Morocco was once home to the largest Jewish community in any Arab country. In the mid-20th century more than 250,000 Jews resided there, but between the 1950s and 1970s the majority of them left for Israel, Europe, and North America. Today, about 2500 Jews are still living in Morocco, most of them in Casablanca.
For the last twenty years there has been a growing interest in Moroccan Judaism. Young Muslim Moroccans are rediscovering the Jewish heritage in their country, and the descendants of Jewish Moroccan emigrants are retracing the histories of their parents and grandparents and exploring the traditions, narratives, and music of this long ignored culture.
The film week “My heart in the Maghreb” presents a variety of perspectives on Moroccan Judaism, with feature and documentary films from France, Canada, Israel, and especially from Morocco itself, most of these films being shown in Germany for the first time. All the films will be shown in the original language with English subtitles, and following the screenings the film directors will be present to answer questions in English.
8 May 2016, 3 p.m.
Jews among Muslims: The Transformation of the Jewish Communities of Morocco in the Modern Era
Introductory talk with Daniel J. Schroeter
Jews have lived in the area referred to today as Morocco at least since Roman times – that is, since before the arrival of Arabs and Islam. This talk will give a historical overview of the relationship between Jews and Muslims in Morocco. The focus of the talk will be the diverse transformation processes which the Jewish communities went through in modern times, having been impacted by European influences, colonialism, Arab nationalism, Zionism, as well as mass emigration in the second half of the 20th century.
Daniel Schroeter is Professor of Jewish History at the University of Minnesota and the author of many works on Moroccan Judaism and on the relationship between Jews and Muslims. His publications include “The Sultan’s Jew: Morocco and the Sephardi World” (2002), “Merchants of Essaouira: Urban Society and Imperialism in Southwestern Morocco, 1844-1886” (1988) and (as co-editor) “Jewish Culture and Society in North Africa” (2011).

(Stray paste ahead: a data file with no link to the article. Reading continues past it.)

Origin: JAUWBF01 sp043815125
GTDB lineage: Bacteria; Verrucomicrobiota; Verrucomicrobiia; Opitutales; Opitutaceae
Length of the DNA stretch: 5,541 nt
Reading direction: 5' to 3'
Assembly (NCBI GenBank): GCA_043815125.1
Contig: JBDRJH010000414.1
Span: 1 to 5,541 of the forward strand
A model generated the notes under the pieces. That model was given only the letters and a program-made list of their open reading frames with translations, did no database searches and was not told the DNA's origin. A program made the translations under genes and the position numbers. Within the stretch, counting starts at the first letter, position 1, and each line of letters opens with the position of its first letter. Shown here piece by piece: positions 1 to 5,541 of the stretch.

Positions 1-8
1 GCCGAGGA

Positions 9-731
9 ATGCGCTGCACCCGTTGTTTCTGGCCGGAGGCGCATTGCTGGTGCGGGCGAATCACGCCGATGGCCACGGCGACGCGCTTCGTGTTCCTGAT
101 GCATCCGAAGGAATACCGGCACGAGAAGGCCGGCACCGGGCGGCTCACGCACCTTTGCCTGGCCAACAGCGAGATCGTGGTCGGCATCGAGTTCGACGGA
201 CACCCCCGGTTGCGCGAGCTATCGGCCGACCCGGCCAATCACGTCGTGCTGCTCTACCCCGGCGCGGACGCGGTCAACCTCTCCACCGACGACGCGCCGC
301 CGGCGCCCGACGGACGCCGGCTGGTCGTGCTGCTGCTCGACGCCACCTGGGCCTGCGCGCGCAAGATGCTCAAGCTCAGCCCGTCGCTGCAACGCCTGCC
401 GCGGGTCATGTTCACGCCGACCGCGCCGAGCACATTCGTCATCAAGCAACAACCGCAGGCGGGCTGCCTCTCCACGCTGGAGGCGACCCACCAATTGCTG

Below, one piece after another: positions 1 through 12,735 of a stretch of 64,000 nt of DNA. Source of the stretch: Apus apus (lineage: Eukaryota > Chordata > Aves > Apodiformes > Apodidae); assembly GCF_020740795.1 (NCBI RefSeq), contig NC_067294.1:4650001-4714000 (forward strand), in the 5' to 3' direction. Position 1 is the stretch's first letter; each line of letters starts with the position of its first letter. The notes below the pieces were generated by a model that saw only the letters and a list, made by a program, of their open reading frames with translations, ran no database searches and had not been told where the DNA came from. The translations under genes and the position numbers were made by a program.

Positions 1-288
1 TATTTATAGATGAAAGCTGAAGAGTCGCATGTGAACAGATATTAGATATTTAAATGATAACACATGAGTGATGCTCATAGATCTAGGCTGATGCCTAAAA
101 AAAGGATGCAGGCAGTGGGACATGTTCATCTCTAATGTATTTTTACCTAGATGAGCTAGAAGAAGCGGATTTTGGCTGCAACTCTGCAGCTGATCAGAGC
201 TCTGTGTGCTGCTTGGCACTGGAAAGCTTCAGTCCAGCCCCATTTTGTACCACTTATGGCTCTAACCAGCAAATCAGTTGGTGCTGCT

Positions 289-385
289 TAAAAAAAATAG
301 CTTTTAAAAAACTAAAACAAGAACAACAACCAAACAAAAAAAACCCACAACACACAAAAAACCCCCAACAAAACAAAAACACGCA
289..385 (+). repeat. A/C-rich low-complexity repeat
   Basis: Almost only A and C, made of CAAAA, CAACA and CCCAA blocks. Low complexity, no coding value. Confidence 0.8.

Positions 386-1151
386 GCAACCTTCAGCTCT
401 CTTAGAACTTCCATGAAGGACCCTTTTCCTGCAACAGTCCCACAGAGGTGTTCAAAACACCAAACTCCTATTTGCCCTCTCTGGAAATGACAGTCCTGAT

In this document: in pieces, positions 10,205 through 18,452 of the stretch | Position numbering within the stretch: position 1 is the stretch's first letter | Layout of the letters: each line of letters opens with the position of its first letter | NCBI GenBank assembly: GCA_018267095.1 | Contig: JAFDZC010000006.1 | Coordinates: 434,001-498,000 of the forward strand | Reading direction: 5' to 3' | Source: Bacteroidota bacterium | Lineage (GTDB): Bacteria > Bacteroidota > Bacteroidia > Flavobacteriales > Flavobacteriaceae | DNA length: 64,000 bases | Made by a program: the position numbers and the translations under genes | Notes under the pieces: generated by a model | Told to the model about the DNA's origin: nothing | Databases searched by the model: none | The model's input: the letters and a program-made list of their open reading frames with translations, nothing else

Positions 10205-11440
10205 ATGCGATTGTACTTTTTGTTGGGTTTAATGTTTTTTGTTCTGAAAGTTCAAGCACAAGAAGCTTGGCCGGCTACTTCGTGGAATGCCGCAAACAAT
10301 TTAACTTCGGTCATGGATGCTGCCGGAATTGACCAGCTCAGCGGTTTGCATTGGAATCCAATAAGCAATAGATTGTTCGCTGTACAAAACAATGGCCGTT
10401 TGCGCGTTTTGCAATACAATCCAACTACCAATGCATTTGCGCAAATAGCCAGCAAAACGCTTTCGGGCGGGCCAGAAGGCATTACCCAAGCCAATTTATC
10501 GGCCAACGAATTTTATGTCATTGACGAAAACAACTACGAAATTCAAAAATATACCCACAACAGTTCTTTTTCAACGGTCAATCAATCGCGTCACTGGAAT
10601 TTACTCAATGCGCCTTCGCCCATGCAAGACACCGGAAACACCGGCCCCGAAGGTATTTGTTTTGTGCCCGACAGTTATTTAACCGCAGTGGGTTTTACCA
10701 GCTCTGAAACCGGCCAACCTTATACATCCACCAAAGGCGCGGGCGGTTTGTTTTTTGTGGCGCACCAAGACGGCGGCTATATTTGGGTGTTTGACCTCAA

8 May 2016, 7 p.m.
Neta Elkayam: Howa Jani
A Jewish-Arab opening concert
The Israeli singer Neta Elkayam comes from a Moroccan-Jewish family. Her music project “Howa Jani”, named after one of her songs, unites elements of traditional Arab and North African music with Andalusian sounds and develops them further with new compositions. Her music has been inspired especially by the divas of classical Arab music. Neta Elkayam’s songs, sung in Moroccan Arabic, build bridges between Jews and Muslims, between North Africa, the Middle East, and Europe.
Further information on the concert in our calender of events
Further information about the artist:http://www.netaelkayam.com/
When 8–12 May 2016
Where W. Michael Blumenthal Academy, Hall; concert: Glass Courtyard
Admission free; concert: 10 euros, reduced rate 7 euros
Please note All events will be held in English
The film week will be accompanied by an introductory historical talk and a closing panel on the culture of memory and Jewish life in Morocco today (both in English). The week will be opened with a concert by the Jewish singer Neta Elkayam, who discovered her own roots in traditional Arab melodies and carries on this Moroccan Jewish cultural heritage with her own original songs.
8 May 2016, 4.30 p.m.
Tinghir-Jerusalem. Echoes from the Mellah
“Tinghir-Jérusalem. Les échos du Mellah”
Director: Kamal Hachkar, Documentary, France 2012, 87 minutes
French, Tamazight, Arabic, and Hebrew with English subtitles
Filmmaker Kamal Hachkar was born in the Moroccan town Tinghir and grew up in France. Not until later in life did he discover that his place of birth was home to a large Jewish community until the 1960s. In order to trace the forgotten history of Jews in Tinghir, Hachkar travelled to Morocco and Israel. Interviews with historians, with the people involved at the time and with their descendants bring the shared past of Tinghir’s Jews and Muslims to life as people who were connected by a common language and identity as Imazighen (Berbers).
Q & A with director Kamal Hachkar after the screening.